BRADENTON, Fla. - Two Birmingham, Ala., residents and a nonprofit group have filed a lawsuit asking that a judge invalidate $2.2 billion of sewer auction-rate securities issued by Jefferson County and $4.2 billion of related swaps, saying the transactions were tainted by corruption.
The 47-page suit, filed Aug. 28, asks a court to set aside the county's Series 2003B and C sewer bonds and swap transactions because they were based on public contracts that were "allegedly obtained through the bribery and corruption of one or more public officials, namely Larry Langford, then president of the Jefferson County Commission."
The suit recounts an alleged pay-to-play scheme involving Langford, who now is mayor of Birmingham, the largest city in Jefferson County, Montgomery bond dealer William Blount and his firm Blount Parrish & Co., as well as Albert LaPierre, a lobbyist and close friend of Blount and Langford.
All are charged in a securities fraud case filed by the Securities and Exchange Commission, which alleges a number of undisclosed payments between the parties related to debt transactions.
"We intend to hold Wall Street accountable for its role in the county's auction-rate bond and swaps debacle," said attorney James O'Neal from Law One Group LLC in Birmingham, who filed the complaint in Jefferson County Circuit Court on behalf of two Birmingham residents and sewer ratepayers, Carnell E. Fowler and William Young, and a nonprofit organization called Citizens for Sewer Accountability Inc.
The suit names as defendants all the Wall Street corporations involved in the county's bond deals. It seeks to nullify the bonds and swaps by using an Alabama statute entitled "Vacating charter or annulling existence of corporation." It says an action can be brought in the name of the state against an offending corporation - except a municipal corporation - that has "done or omitted any act which amounts to a surrender of its corporate rights, privileges and franchises."
"The county has been victimized by unscrupulous investment bankers and faces an unprecedented financial crisis," O'Neal said. "Hopefully, this action will help the county avoid bankruptcy and provide a way out of the current crisis."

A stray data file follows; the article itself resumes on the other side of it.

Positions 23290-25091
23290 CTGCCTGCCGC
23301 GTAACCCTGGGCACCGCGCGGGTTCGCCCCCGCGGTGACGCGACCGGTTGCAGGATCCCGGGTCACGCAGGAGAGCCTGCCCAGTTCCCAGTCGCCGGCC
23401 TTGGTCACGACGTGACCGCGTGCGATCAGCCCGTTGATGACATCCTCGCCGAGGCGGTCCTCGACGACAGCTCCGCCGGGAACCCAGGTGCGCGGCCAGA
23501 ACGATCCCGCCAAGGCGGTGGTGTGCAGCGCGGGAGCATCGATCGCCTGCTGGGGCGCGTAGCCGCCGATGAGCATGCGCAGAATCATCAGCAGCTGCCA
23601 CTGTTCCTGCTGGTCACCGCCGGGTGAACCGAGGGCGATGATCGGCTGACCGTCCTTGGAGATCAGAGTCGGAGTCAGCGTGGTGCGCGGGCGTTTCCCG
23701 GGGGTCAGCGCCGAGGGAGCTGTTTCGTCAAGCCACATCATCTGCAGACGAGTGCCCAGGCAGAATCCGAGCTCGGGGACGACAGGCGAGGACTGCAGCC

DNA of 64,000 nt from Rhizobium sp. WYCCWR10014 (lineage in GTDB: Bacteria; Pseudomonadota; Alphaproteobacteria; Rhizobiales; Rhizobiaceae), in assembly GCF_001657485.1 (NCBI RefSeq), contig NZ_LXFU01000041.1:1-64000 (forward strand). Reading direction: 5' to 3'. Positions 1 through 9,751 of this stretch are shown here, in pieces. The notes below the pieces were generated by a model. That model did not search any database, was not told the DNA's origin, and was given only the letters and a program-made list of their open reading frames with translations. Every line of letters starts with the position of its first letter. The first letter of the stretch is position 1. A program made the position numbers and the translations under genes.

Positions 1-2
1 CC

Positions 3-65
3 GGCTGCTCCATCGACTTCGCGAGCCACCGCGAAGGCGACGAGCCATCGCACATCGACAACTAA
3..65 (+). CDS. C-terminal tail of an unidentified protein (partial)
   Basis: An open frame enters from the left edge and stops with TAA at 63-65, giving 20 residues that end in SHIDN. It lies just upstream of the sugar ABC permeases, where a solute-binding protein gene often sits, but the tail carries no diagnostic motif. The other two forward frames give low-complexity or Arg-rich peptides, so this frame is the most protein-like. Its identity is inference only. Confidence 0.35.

The suit alleges that the county's sewer auction-rate bonds, Series 2003B and C, and swap transactions were the result of the bribery and corruption of Langford, and that the defendants directly benefited from the corruption, including JPMorgan as well as other investment banks and other corporations that participated in the auction-rate transactions.
JPMorgan, which was the lead banker on most of the sewer deals and is the biggest counterparty on the swaps, announced Wednesday that it would no longer participate in municipal derivatives.
In addition to Blount Parrish and JPMorgan, other defendants named in the suit are the former Bear Stearns Capital Markets Inc. - now merged with JPMorgan - Sterne, Agee & Leach Inc., Bank of America NA, CDR Financial Services Inc., Goldman Sachs Capital Markets Inc., National Bank of Commerce of Birmingham, Bank of New York, Financial Guaranty Insurance Co., Financial Security Assurance Inc., and XL Capital Assurance Inc.
The suit names as co-conspirators Parrish, LaPierre, Langford, and Charles LeCroy, who worked for JPMorgan and later as a consultant to Blount Parrish, according to the lawsuit.
The suit reserves the right to add defendants in the future.
This is the second lawsuit filed in Jefferson County in relation to the sewer bond deals.
Several Jefferson County residents have filed what they hope will eventually be a class-action suit alleging negligence, breach of fiduciary duty, breach of contract, and conspiracy to defraud, among others, against numerous officials and firms connected with the county's troubled $3.2 billion sewer debt program.
The suit seeks monetary damages sustained by plaintiffs as a result of "wrongful conduct and actions between 1993 and 2008."